Hella: Lighting the way

Introducing technological change into a market can be arduous work, especially if the most fundamental lighting innovation since the discovery of fire is on the line. As a result, those who promote change must often go the extra mile to convince the industry that the old incandescent light bulb is now out-dated; and that LED is the light source of the future. According to Hella’s Martin Reinbach, educating the industry is key during that introductory phase. Not only to convince people that changing to LED can make a measurable difference to the bottom line, but also to point out that if you switch, you need to make sure you choose a product compatible to the failure detection control system used in the truck.

Q: Let’s dive straight in and talk about a common industry issue. Converting to LED will usually lead to rapid flashing – the vehicle’s way to indicate a fault in the circuit. Why is that?
A: LED technology can provide a lot of benefits to the transport industry and has become the retrofit item of choice for transport businesses around the globe. Compared to a globe type lamp, an LED unit will consume significantly less energy, for instance. But there are some technical issues to be considered: Replacing a turn signal bulb with an LED alternative can activate the vehicle’s direction indicator  failure detection light and cause hyper-flashing, for instance. The direction indicator  failure detection light itself is a safety feature regulated by law, but it is also used to call attention to a malfunction of the lighting system.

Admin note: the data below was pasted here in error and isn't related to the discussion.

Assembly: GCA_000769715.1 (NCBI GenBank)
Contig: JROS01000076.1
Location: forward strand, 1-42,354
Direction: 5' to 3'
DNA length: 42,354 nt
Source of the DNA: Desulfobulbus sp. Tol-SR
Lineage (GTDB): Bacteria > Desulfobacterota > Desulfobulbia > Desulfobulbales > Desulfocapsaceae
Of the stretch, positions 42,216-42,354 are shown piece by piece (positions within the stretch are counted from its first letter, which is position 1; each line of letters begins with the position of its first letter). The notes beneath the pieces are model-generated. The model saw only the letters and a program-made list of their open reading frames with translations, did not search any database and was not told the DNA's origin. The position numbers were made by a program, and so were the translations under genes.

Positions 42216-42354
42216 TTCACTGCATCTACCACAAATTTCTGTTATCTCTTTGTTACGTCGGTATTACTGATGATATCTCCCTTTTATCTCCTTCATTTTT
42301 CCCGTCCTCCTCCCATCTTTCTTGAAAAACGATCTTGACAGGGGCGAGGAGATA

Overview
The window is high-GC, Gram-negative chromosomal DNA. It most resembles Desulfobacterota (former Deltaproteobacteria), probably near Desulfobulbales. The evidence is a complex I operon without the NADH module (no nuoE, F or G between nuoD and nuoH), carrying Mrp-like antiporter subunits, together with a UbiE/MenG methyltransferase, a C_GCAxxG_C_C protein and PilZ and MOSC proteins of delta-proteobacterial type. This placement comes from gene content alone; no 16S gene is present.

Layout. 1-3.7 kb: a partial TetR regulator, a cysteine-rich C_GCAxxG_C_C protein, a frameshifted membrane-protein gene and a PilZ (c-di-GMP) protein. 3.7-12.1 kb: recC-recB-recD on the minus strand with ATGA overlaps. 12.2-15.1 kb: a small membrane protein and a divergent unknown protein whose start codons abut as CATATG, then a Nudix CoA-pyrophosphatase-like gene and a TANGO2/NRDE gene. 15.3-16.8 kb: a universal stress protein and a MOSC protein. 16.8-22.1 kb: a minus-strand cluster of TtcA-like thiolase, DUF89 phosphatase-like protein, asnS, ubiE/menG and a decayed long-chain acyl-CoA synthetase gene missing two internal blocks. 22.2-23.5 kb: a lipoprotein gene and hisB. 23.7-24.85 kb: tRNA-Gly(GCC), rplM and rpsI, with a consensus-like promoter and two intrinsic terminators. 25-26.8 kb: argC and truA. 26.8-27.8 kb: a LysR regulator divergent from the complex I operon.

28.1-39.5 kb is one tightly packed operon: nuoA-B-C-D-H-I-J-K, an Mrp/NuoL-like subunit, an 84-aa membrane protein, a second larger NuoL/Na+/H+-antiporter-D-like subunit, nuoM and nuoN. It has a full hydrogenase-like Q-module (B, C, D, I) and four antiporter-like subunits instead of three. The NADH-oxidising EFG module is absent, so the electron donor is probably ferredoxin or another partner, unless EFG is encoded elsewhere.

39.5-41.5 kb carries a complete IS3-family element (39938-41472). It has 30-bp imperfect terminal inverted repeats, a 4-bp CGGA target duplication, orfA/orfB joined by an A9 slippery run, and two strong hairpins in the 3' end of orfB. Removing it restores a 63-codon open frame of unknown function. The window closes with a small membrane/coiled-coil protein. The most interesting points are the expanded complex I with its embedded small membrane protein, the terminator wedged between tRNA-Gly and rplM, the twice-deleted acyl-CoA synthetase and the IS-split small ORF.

Q: … which could become a serious safety hazard.
A: Correct – that’s why it is a function required by law. ECE regulation no. 48 states a vehicle must be able to detect and display the failure of the indicator function, because being able to indicate where you are going is an important road safety feature. Failure to indicate or failure to recognise where someone else is heading could cause a serious accident, especially when you’re at the wheel of a heavy articulated vehicle.

Q: Which role does the new ISO code play in that context?
A: The new ISO 13207-1 code was created to standardise the method of detecting LED lamps to allow for a seamless conversion between bulb and LED-equipped trailers. It was formulated and agreed to by Europe’s leading truck manufacturers. LED lighting will be standard equipment on future trucks and trailers and a standardised protocol to monitor the faultless functioning of the LED signal lighting is an important safety feature. In short, it requires the lamp-failure detection of an LED lamp on the towed trailer to be compatible with that for a traditional bulb when analysed by the towing unit – simply to ensure each lamp is being monitored for correct function. To do so, you need to make sure the load is high enough to be recognised by the truck.

Q: How do you achieve ISO 13207-1 compatibility?
A: Some think fitting additional resistive loads in parallel to the LED lamps to simulate the 21 watts consumed by a globe type lamp would be an easy solution, but it would also contravene ECE regulation no. 48 and make the vehicle illegal to operate in countries where this regulation is applicable.